It was incredibly hot and humid—typical mid-summer baseball weather. In this case, five teams playing softball in the 40th National Veterans Wheelchair Games battled the elements and had a great time in the process.

The Mets, Nets, Giants, Islanders, and Yankees competed last week at Randall’s Island Park in New York City. The Islanders captured the gold medal, the Nets the silver, and the Yankees the bronze. VA and Paralyzed Veterans of America (PVA) co-presented the wheelchair games from Aug. 7 to 14.

Flanked on one side by the Robert F. Kennedy bridge and on the other by the Manhattan skyline, players typically with lower-limb disabilities, such as paraplegia and amputations, competed on a paved surface under rules of the National Wheelchair Softball Association (NWSA). All batters started with a one ball, one strike count, with two foul balls equaling a strikeout. Plus, no one could leave their chair when hitting or fielding a ball, which was 16 inches in size, compared with a standard 12-inch softball.

The Nets, assisted by the hitting of Charles Outlaw, won the silver medal.

The Nets, assisted by the hitting of Charles Outlaw, won the silver medal. (Photo by Jennifer Roy)

“It’s almost like playing regular softball,” Nets shortstop Charles Outlaw, an Army Veteran, said during a 10-1 win over the Mets in the first game. “The only difference is the wheelchair, the count, and a few of the rules.”

`Amazing’ plays common in wheelchair softball

Fellow Army Veteran Derrick McMillon, a first baseman for the Islanders, explained what it takes to excel in wheelchair softball. A resident of the Atlanta area, he plays on a team in PVA’s southeastern chapter.

“First of all, you’ve got to have the right chair, right height,” he said. “Everybody’s wheelchair is set for them. You need to get that nice snug spot. I’m not as quick as most of these guys … but I can hit. It’s a challenge. I try to use both hands and come up low to get more power in my swing. When just hitting the ball straight on, it doesn’t go anywhere. But if you bring that bat low and swing up, it’s going.”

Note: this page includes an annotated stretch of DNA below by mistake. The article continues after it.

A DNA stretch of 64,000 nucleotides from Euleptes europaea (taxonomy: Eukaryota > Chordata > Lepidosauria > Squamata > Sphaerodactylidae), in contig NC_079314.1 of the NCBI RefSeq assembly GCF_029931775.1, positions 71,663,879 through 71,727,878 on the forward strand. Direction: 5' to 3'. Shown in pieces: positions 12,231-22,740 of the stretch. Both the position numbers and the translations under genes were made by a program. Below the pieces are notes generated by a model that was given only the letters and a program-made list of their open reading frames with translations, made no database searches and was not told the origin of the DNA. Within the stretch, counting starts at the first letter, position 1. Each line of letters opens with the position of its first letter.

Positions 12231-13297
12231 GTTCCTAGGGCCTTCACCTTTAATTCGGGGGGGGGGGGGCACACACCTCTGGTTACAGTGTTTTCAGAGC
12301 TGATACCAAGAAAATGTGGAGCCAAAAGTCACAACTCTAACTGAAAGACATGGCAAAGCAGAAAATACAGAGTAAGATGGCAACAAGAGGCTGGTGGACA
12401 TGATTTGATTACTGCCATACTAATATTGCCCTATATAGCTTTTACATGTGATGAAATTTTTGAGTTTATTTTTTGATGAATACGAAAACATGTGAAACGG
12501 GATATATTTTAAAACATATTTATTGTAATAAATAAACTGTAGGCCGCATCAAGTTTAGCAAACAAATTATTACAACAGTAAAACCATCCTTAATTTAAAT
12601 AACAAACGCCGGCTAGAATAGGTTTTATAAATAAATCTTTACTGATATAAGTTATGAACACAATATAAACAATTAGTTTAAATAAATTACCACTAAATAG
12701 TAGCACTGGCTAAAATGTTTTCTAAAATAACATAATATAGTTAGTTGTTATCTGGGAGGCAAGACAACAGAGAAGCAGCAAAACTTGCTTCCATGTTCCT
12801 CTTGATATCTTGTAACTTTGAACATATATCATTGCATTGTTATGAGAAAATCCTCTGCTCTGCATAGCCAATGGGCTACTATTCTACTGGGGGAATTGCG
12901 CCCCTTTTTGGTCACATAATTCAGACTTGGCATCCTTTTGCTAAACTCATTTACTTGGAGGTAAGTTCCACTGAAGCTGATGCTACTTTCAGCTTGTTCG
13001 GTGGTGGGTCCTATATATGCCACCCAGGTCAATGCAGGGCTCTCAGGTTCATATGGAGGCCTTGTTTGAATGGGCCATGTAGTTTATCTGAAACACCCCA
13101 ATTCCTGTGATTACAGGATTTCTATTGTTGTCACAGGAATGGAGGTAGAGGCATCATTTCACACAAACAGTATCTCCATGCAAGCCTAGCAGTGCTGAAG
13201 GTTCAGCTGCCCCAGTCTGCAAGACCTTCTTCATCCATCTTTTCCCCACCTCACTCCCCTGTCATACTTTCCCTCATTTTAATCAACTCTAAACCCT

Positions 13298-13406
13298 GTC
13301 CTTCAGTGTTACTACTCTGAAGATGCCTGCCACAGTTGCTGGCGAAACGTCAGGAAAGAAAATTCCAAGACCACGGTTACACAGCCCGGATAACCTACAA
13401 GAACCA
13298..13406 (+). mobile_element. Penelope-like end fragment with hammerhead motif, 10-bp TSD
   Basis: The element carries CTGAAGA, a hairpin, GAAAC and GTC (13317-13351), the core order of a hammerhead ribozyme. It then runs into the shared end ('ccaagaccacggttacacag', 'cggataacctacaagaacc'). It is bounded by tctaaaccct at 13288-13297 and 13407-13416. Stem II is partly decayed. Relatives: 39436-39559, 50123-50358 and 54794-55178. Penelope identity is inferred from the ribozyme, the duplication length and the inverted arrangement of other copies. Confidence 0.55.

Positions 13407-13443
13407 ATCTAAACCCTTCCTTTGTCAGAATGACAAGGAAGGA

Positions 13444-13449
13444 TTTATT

Head official Bob Crowe, who is affiliated with NWSA, is used to seeing “amazing” plays in the sport.

“You’ll see players throw runners out from the outfield,” he said. “It happens all the time. There are collisions at home plate when balls and players arrive at the same time. It’s like POW! But often the catcher holds onto the ball for an out.”

Connecting with other Veterans on the diamond

Not surprisingly, the day was about more than just playing softball. VA Secretary Dennis McDonough stopped by at one point to mingle with the players. And in what has become a common theme in the wheelchair games and the rest of VA’s recreational and rehabilitative sports, the Veterans soaked in the camaraderie and kinship they felt with one another. They were randomly selected for their teams.

“I get inspiration from these guys,” said Mets third baseman Glenn Isaacfretz, who also served in the Army. “When I started playing [wheelchair softball], I weighed 340 pounds. I’m at 215 right now. I lost weight so I could play softball. Softball has been a blessing.”

Yankees right fielder and Navy Veteran Silver Becerra: “I love this. It’s one of the best ways to meet people and connect with other Veterans.”

Like Becerra, Mets first baseman John Wade competed in softball at the wheelchair games for the first time. Once a football and baseball player at Memphis State University, he “loved” the experience of the wheelchair games but focused more on the camaraderie. He also did his share of trash talking, once joking to an opposing player: “Oh, you really knocked the cover off of that ball,” despite the fact it moved only a few inches.

`A love for life’

Three years ago, Wade’s left leg was amputated above the knee, after an 18-wheel truck he was driving slammed into a tree. But he said the accident was the “best thing that ever happened to me,” noting that he had suicidal thoughts beforehand. Now, he’s involved in sports, such as rock climbing, sky diving, and water skiing, that he wouldn’t have done before the accident.

“When I woke up from the accident, I was like, `Thank God. Let’s live,’” he said. “I built a life for myself and a love for life and a respect for other people. I learned that it’s not all about you.”

The VA NY Harbor Healthcare System hosted the 2021 National Veterans Wheelchair Games – the world’s largest annual wheelchair sports event solely for Veterans. The games showcased the preventive and therapeutic value of sports and fitness, and supported VA’s comprehensive recreation and rehabilitation therapy programs.

By Mike Richman is a senior writer-editor in VA Research Communications

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Published on Aug. 17, 2021

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